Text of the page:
If you’re not, I’ll offer a very quick explanation. Basically, the less aware someone is of your brand, the longer your landing page usually is.
Someone who’s having their first contact with your brand will need more information before they take any action.
On the other hand, someone who knows your brand well, understands the products you offer, the benefits, and maybe has bought something from you before won’t need as much information. All they need is the bare essentials of the product and offer.
The guys at Copyhackers put a great image together explaining this.
It’s some killer advice. But, it’s excluded something something the marketing community has generally overlooked.
Length of page is great when considering the stages of awareness, but it doesn’t take buyer intent into consideration. Not all people buy products for the same reason.
Some products and services are indeed universal and customers from all walks of life purchase for the same reason. In those cases, you only have to consider the stage of awareness.
Take the below, once again from Copyhackers, as a perfect demonstration of a universal buyer intent.
Copyhackers address “Universal” buyer intent.
The above would resonate with all people suffering from substance abuse. It’s a perfectly optimized page for those seeking help because intent, in this case, wouldn’t deviate between different people.
But in cases where buyer intent will differ, you have to consider what the user’s intent is and optimize accordingly.
I’ve chosen an extremely obvious example to highlight this in Upwork. Upwork is a great place to hire cheap freelance work (and a terrible place to offer freelance services).
The site ranks well for all terms relating to freelancing on both the client and freelancer side.
However, they have two distinct sides to the site. One is optimised for those who are looking to hire a freelancer, the other is for those looking for work.
Upwork optimized each of these pages for different buyer intent.
Both are optimized for different intent. They’re focused on a service which overlaps, but are completely different in their approach because they’re trying to convert two distinct groups of people.
I know this example is something of a copout because, whilst the services overlap, they have very different demographics with different goals.
However, it proves the point that the same service can have different pages targeting different buyer intent. Each one is aimed at providing a high level of value to its respective audience.
Optimizing for buyer intent in this way should be a common practice in every business’s marketing.
For example, eCommerce product pages should be optimised not just for the product, but also for who might be shopping. A woman shopping for jewelry herself will need different information than her partner who’s buying it as a gift.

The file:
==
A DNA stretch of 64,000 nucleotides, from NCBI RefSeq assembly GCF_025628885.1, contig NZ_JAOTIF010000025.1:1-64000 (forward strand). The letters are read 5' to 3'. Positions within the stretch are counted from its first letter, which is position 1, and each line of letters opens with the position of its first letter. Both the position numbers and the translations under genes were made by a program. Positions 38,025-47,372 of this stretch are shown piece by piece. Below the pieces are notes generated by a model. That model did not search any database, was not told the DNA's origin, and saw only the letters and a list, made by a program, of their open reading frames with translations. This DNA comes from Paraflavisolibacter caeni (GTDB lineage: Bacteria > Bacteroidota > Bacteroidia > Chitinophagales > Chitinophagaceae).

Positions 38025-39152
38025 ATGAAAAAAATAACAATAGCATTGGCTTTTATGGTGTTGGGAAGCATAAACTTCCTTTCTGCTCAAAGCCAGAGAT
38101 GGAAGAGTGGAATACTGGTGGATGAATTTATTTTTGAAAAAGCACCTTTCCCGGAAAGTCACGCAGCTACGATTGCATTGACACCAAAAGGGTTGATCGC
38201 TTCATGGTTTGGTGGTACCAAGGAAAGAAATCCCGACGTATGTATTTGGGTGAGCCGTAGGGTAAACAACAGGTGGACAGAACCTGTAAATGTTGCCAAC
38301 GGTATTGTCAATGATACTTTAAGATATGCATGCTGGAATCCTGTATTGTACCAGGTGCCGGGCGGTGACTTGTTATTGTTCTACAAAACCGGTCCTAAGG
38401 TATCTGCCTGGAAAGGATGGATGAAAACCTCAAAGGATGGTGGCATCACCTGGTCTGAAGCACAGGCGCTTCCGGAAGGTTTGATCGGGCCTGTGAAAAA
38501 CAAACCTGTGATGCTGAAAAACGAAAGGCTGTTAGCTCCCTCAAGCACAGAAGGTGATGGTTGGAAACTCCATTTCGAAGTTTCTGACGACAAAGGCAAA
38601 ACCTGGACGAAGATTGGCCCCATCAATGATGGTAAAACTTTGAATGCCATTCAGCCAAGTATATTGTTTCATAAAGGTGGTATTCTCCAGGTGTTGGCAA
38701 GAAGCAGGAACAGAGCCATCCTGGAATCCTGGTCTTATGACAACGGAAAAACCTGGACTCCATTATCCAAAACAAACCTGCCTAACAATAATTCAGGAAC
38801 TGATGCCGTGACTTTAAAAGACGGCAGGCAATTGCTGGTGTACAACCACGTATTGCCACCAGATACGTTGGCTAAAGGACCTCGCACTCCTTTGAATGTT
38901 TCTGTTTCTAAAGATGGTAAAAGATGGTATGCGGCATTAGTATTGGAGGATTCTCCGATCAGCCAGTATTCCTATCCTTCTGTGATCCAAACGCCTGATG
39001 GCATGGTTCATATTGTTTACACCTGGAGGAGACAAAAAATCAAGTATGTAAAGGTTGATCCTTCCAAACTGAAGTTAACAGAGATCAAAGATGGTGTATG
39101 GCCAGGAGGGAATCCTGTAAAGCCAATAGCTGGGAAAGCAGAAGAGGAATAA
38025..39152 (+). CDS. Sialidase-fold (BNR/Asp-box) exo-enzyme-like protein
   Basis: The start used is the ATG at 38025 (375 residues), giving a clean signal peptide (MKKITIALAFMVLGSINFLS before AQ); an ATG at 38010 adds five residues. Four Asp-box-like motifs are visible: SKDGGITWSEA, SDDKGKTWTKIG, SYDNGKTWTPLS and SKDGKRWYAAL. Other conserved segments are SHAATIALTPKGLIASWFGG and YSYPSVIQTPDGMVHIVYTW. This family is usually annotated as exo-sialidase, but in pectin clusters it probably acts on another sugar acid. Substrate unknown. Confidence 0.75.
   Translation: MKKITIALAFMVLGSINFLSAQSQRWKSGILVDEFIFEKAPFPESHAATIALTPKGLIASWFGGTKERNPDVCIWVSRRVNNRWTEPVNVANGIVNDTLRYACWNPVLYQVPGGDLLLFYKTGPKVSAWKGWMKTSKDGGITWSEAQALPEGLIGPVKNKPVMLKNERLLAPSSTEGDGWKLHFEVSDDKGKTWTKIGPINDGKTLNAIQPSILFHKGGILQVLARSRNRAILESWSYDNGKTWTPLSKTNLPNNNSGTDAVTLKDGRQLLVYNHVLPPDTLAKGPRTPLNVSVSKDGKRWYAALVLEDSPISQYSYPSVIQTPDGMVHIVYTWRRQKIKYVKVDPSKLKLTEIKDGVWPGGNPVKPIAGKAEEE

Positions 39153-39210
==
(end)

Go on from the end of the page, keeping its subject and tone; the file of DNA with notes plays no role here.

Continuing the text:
Unbounce have good examples of this. They’ve built campaigns (from the look of it both PPC and SEO campaigns) that direct users to pages that mirror explicit needs and the search terms users are using.
For example, a search for “consulting landing page builder” directs to the below page which is set up to sell their consulting specific landing page templates.
This page is targeted specifically to consultanta building landing pages
Pop in a similar search for “SaaS landing pages” and you get the below.
This page is similar to the previous, but targeted at SaaS businesses.
Both are specific to the search term and offer the answer the user is looking for.
The service wouldn’t change as the end goal is still to get the user to sign up for an Unbounce account where, if I’m not mistaken, they’d get access to all of the free templates outlined on both pages.
The difference is simply in focusing on the need of the customer. If you want to implement something similar to the above, here’s what you need to do.
Focus on the Immediate Value
I’m a huge proponent of the one page, one purpose rule.
Whatever you’re selling, your landing page should only have one purpose. Anything more and you’ll just end up confusing yourself, and your customers.
However, buyer intent will dictate that immediate conversion goal. Let’s again imagine that my goal is to understand landing pages and that I’m a complete newbie to marketing.
My first search might be “what is a landing page?”, with that search I’d find the below ads.
There is one ad for “What is a landing page?” on the results page.
One ad from Wix,which leads to this page.
Thsi page does not tell the reader what a landing page is.
The intent for me was to educate myself on the basics of landing pages. Does this page do that?
No (the dictionary response did a better job)! Again, it’s focused only on the sale and getting people to sign up.
It tells me that I can try a free landing page and create a stunning site, but doesn’t answer the question I asked. If I were truly seeking for information on landing pages, I’d bounce almost immediately and forget Wix within minutes.
What they should have done was provide something that educated me on the basics of landing pages.
That could be a comprehensive beginner’s guide blog post or even an eBook/guide behind an email gate.
The value for people at the highest level of awareness is not being answered here. And there’s a huge gap that could be filled.
What about those later in the purchase journey for landing page services searching “how to create a highly optimised landing page”
Search results for “how to create a highly optimised landing page”
There’s a couple of potentials in here. The WordStream result is the highest relevant result so we’ll use that in this example. If I click though, I find the below.